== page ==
Independent Student Newspaper for the University of Texas at San Antonio

The Paisano

Independent Student Newspaper for the University of Texas at San Antonio

The Paisano

Independent Student Newspaper for the University of Texas at San Antonio

The Paisano

COLFA reveals student research

The 14th annual Spring Research Conference for COLFA allowed high-achieving undergraduate and graduate students to present their research.

“The conference was a great experience for undergraduates since it was first developed for graduate students. It gives both undergraduates and graduates good experience to showcase their research,” said undergraduate English presenter Christine Durke.

Undergraduate Christine Durke, undergraduate Brandon Trevino and graduate student Carlos Ivan Hernandez discussed their topics on modern society in the category titled, “Work, Technology, and the Modern Society.”

Durke presented her research paper on Robert Louis Stevenson’s novella, “Dr. Jekyll and Mr. Hyde.”

Her paper, “The Demise of Professionalism: ‘Hyding’ Dr. Jekyll’s Identity,” details how Dr. Jekyll’s deteriorating professionalism reflects the changing late Victorian professionalism.

She stated that it was Dr. Jekyll who disrupted the societal norms by developing Mr. Hyde. Durke’s research also included information about Victorian psychology and the advancement of medicine in the late 19th century.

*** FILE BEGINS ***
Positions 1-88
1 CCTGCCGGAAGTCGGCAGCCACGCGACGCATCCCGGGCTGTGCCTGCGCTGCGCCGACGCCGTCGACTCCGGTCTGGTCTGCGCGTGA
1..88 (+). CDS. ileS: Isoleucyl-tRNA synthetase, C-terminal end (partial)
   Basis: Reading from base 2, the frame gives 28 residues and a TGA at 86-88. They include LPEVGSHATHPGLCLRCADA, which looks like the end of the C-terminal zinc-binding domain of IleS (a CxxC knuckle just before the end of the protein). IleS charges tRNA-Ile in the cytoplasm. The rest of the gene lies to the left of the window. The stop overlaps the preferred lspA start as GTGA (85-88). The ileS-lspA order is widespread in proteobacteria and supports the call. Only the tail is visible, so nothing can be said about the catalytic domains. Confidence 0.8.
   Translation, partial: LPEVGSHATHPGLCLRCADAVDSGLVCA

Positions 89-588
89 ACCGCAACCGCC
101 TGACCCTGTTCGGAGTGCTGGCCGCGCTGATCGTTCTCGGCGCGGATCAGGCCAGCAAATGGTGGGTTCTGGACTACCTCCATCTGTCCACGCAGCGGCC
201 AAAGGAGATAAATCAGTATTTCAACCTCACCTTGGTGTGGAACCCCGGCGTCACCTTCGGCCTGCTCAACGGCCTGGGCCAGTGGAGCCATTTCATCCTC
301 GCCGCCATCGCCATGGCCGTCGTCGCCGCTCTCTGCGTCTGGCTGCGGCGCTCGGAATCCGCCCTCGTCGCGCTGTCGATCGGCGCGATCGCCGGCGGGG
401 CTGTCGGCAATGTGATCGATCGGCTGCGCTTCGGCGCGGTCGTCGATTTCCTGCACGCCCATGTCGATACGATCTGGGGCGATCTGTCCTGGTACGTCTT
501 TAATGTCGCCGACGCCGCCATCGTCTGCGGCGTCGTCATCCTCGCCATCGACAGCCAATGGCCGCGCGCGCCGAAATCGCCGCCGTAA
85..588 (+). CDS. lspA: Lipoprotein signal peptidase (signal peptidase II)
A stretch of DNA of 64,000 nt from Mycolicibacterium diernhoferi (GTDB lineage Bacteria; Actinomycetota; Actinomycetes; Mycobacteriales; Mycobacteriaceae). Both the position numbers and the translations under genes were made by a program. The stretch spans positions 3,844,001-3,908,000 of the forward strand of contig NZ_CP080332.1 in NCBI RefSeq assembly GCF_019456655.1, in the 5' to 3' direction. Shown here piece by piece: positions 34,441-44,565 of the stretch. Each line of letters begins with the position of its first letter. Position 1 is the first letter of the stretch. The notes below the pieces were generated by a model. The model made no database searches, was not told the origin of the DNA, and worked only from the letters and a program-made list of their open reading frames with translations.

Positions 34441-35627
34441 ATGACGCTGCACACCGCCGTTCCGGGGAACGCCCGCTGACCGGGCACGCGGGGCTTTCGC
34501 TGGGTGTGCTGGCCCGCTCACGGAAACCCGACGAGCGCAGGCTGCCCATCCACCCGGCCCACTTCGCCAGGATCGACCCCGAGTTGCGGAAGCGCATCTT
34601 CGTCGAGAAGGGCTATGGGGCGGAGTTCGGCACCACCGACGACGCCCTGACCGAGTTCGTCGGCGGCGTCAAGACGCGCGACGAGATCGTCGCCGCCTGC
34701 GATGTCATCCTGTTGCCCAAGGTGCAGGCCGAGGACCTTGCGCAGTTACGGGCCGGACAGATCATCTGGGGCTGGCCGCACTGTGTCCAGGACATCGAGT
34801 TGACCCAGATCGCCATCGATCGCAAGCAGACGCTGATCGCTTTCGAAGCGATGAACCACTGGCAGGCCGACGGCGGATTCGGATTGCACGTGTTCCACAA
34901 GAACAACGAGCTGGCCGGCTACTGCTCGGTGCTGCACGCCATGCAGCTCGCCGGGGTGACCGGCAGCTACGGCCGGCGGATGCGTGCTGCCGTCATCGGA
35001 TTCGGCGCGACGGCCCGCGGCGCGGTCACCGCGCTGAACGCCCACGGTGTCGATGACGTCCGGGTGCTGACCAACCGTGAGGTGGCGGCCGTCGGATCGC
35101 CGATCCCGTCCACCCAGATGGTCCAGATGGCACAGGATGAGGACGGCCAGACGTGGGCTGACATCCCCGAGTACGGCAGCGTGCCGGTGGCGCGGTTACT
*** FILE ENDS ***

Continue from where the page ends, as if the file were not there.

Trevino’s research focused on the modern effects of “The Brain Drain” in his presentation. He defined brain drain as “the departure of educated and professional people to another country for better wages or lifestyle.”

Trevino stated the positive effects of brain drain for receiving countries, such as the United States. His research showed that the professional and educated migrants could bolster the economy and productivity through their high-earning jobs. Because of these effects, many U.S. higher education institutions are recruiting skilled international students for their graduate programs. He also found in his research that many of these skilled migrants are returning to their home countries after a period of time.

Durke and Trevino both focused on how modern workers are integral to modern society. Hernandez’s research added to the category’s focus of “Work, Technology, and the Modern Society,” because he analyzed the growing advancement in translating languages.

Hernandez defined translating as “more than the process of translating written documents but as the process of transmitting ideas and concepts.”

He then discussed how technology allows people to exchange ideas easily between different countries, but it is difficult to convey meanings. An example Hernandez used was his explanation of what a translator does and how they have to consider what one concept means compared to a modern-day concept.

Hernandez emphasized that language translation is important to the modern society because of the rapid globalization movement.

For example, businesses that operate in different countries establish a strong communication system to ensure positive productivity.

“The awards were presented to students by classification and not by category. Also, the students who did win had different types of papers that focused on creative writing or fiction compared to ours,” said Durke

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